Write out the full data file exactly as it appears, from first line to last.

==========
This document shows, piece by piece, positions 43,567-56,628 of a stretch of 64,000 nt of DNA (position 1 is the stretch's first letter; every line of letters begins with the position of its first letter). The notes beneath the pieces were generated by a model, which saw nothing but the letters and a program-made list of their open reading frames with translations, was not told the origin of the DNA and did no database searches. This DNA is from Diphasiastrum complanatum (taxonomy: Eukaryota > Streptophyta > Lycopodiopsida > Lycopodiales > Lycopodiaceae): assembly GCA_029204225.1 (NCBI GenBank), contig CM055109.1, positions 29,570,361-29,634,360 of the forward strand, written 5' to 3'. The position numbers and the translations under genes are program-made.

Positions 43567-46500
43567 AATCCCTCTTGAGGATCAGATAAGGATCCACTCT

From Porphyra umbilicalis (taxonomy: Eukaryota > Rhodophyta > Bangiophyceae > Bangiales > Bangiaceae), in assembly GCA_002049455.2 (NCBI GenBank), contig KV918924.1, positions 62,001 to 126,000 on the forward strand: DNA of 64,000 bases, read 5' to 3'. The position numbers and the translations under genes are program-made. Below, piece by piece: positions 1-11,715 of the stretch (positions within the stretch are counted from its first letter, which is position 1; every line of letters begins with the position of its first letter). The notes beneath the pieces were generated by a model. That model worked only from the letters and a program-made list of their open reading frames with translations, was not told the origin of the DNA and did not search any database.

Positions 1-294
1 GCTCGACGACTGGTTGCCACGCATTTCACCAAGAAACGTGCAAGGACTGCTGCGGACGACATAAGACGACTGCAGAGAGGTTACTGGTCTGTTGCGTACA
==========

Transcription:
This document shows, piece by piece, positions 43,567-56,628 of a stretch of 64,000 nt of DNA (position 1 is the stretch's first letter; every line of letters begins with the position of its first letter). The notes beneath the pieces were generated by a model, which saw nothing but the letters and a program-made list of their open reading frames with translations, was not told the origin of the DNA and did no database searches. This DNA is from Diphasiastrum complanatum (taxonomy: Eukaryota > Streptophyta > Lycopodiopsida > Lycopodiales > Lycopodiaceae): assembly GCA_029204225.1 (NCBI GenBank), contig CM055109.1, positions 29,570,361-29,634,360 of the forward strand, written 5' to 3'. The position numbers and the translations under genes are program-made.

Positions 43567-46500
43567 AATCCCTCTTGAGGATCAGATAAGGATCCACTCT

From Porphyra umbilicalis (taxonomy: Eukaryota > Rhodophyta > Bangiophyceae > Bangiales > Bangiaceae), in assembly GCA_002049455.2 (NCBI GenBank), contig KV918924.1, positions 62,001 to 126,000 on the forward strand: DNA of 64,000 bases, read 5' to 3'. The position numbers and the translations under genes are program-made. Below, piece by piece: positions 1-11,715 of the stretch (positions within the stretch are counted from its first letter, which is position 1; every line of letters begins with the position of its first letter). The notes beneath the pieces were generated by a model. That model worked only from the letters and a program-made list of their open reading frames with translations, was not told the origin of the DNA and did not search any database.

Positions 1-294
1 GCTCGACGACTGGTTGCCACGCATTTCACCAAGAAACGTGCAAGGACTGCTGCGGACGACATAAGACGACTGCAGAGAGGTTACTGGTCTGTTGCGTACA